Explain the role of observation in planning

Qualification: NCFE CACHE Level 3 Diploma for the Early Years Educator
Unit: Unit 3.8: Understand how to plan to meet the needs of the developing child
Learning outcome: Understand how to plan to meet the needs of children
Assessment criteria: Explain the role of observation in planning


Observations are an important part of planning in an Early Years setting. This type of observation gives educators the opportunity to gain a deeper understanding of their students and how they interact with their environment. It also helps educators plan activities that are tailored toward the individual needs of each student, as well as identify areas where the students may need additional help or guidance. Let’s take a closer look at how observation plays a role in early years planning.

Types of Observation

When it comes to observation in early years planning, there are two main types that educators use: direct and indirect. Direct observations involve actively observing a particular activity such as art making or outdoor play. This type of observation allows educators to get an up-close look at how the children interact with their environment and one another. Indirect observations involve more passive activities like listening to conversations or observing interactions from afar. This type of observation gives educators insight into the way students communicate and work together without interfering with their natural flow of activities.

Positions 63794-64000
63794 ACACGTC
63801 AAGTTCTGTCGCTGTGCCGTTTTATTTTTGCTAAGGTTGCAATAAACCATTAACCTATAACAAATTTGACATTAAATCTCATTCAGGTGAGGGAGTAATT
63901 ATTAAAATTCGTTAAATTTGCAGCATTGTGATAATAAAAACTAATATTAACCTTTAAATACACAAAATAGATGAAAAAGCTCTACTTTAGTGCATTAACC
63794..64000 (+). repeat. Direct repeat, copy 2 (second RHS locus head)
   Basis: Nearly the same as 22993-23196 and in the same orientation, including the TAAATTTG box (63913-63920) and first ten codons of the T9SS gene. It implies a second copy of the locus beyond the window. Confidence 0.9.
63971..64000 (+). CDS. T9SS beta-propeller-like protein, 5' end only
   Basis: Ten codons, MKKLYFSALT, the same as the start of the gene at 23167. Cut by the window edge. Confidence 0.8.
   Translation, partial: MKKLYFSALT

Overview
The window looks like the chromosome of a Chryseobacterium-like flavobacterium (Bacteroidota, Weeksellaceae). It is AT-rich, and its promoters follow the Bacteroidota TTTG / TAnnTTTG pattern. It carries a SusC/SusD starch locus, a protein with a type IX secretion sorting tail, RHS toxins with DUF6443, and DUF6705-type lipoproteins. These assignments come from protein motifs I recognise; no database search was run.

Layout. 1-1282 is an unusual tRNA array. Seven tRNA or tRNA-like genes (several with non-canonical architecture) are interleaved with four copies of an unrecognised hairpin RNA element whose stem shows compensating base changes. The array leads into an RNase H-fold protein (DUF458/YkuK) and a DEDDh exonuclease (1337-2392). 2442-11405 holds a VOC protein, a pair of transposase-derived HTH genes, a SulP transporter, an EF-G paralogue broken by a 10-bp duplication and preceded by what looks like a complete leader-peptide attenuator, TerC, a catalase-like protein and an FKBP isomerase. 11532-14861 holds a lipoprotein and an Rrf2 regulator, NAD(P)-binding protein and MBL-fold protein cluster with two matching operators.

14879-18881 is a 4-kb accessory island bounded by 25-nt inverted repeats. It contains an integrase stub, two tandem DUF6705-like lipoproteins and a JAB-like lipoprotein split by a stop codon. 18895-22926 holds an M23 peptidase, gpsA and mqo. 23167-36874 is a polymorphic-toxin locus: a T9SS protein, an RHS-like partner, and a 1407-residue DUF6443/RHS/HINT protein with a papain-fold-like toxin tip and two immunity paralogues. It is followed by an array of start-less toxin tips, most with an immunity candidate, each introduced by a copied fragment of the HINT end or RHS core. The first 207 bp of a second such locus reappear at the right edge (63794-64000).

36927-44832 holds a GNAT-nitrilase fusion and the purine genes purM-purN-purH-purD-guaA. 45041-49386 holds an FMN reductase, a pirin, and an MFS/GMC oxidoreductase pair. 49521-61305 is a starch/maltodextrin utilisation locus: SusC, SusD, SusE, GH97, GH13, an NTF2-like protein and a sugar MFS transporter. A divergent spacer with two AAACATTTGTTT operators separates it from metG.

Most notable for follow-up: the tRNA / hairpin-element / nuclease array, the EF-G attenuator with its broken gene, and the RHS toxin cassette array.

Utilizing Observations

Once observations have been made, it is important for educators to analyze the data they have collected and utilize it to plan appropriate activities for their students. Educators should consider not only individual needs but also group dynamics when planning activities so that all students feel included and supported within the learning environment. Additionally, observations can be used to identify areas where students may need additional assistance or guidance. For example, if a student is having difficulty completing a certain task, an educator can use this information to create more tailored activities that will help them reach their goals.


Observations play an integral role in early years planning by allowing educators to gain deeper insights into their students and develop age-appropriate activities that meet the individual needs of each learner. By utilizing both direct and indirect observations, educators can identify areas where additional support may be needed while also creating experiences that foster collaboration among peers. When done properly, this process can greatly enhance learning outcomes for all involved!

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